Suffering, uncertainty, and chasing consolation shouldn’t distract us from the one purpose of our spiritual lives: growing in a relationship of love with Jesus.  


“Then Jesus told his disciples, ‘If any man would come after me, let him deny himself and take up his cross and follow me.  For whoever would save his life will lose it, and whoever loses his life for my sake will find it.” (Matthew 16:24-25) 


Praying Differently

It doesn’t hit often, but some days I’ve been overcome with anxiety about the events in the world.  Mental prayer has become tougher as a result.  Dryness in prayer is supposed to draw us into a more energetic pursuit of God, but that’s not very helpful in the middle of the desert.  Two things have sustained my prayer life recently, besides the encouragement and example of my wife: the rosary and the Liturgy of the Hours.  

The rosary (see: is a tremendous gift to the Church.  It’s a prayer with a rhythm, which helps in times of rudderless, dry prayer.  Even better, the rosary is a simple avenue to meditate on the gospels.  Our Blessed Mother knew the difficulty of trusting in God.  She knew suffering and how to persevere through it.  Praying the rosary lifts our hearts to Mary and joins us to a tradition that has enriched the faithful for 800 years.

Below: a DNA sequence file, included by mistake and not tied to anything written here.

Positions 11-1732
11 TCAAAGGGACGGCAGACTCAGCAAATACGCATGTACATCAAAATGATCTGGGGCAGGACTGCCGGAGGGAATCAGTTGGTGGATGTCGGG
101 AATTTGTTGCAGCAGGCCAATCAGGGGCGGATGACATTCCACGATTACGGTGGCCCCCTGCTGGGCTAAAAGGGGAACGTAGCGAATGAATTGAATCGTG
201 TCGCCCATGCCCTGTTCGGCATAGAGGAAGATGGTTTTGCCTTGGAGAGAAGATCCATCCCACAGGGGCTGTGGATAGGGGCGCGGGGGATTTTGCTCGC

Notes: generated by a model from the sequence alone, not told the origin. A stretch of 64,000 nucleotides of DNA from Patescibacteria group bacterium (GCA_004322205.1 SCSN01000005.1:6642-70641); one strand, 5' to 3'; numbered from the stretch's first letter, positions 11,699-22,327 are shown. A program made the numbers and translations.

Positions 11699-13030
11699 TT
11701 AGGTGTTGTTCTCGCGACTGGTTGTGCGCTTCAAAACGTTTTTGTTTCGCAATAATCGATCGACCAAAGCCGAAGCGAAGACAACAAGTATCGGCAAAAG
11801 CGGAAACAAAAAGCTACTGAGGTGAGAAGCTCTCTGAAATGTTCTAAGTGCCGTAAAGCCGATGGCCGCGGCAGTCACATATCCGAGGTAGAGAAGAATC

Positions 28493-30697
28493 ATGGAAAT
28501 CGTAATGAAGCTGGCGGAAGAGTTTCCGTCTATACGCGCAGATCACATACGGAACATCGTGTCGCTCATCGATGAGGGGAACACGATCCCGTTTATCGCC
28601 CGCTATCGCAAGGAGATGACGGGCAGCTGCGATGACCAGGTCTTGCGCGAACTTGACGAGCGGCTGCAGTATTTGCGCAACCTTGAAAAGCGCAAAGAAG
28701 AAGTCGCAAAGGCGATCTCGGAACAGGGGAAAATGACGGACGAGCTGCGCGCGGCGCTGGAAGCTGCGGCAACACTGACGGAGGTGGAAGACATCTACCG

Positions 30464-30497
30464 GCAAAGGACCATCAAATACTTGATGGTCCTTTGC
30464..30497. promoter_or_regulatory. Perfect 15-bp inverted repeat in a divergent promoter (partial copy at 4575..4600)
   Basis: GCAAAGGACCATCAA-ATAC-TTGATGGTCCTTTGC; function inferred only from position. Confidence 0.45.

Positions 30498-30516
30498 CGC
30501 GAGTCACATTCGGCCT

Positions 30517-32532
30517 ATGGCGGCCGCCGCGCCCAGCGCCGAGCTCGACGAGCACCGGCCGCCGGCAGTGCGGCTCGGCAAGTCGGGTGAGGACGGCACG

In its current form, the Liturgy of the Hours consists of the office of readings, morning prayer, daytime prayer, evening prayer, and night prayer (see:  Clergy and those in religious life pray the entire “office” each day as part of their vocation.  The Church encourages the laity to participate in this as well, as it is a prayer of the universal Church.  I haven’t tried to pray the whole daily Office in a long time, but I have picked up praying morning or evening prayer as my day permits.  I have found a lot of comfort in praying ancient words and uniting myself with the Church at prayer.  It has given me a sense of stability while the world shakes.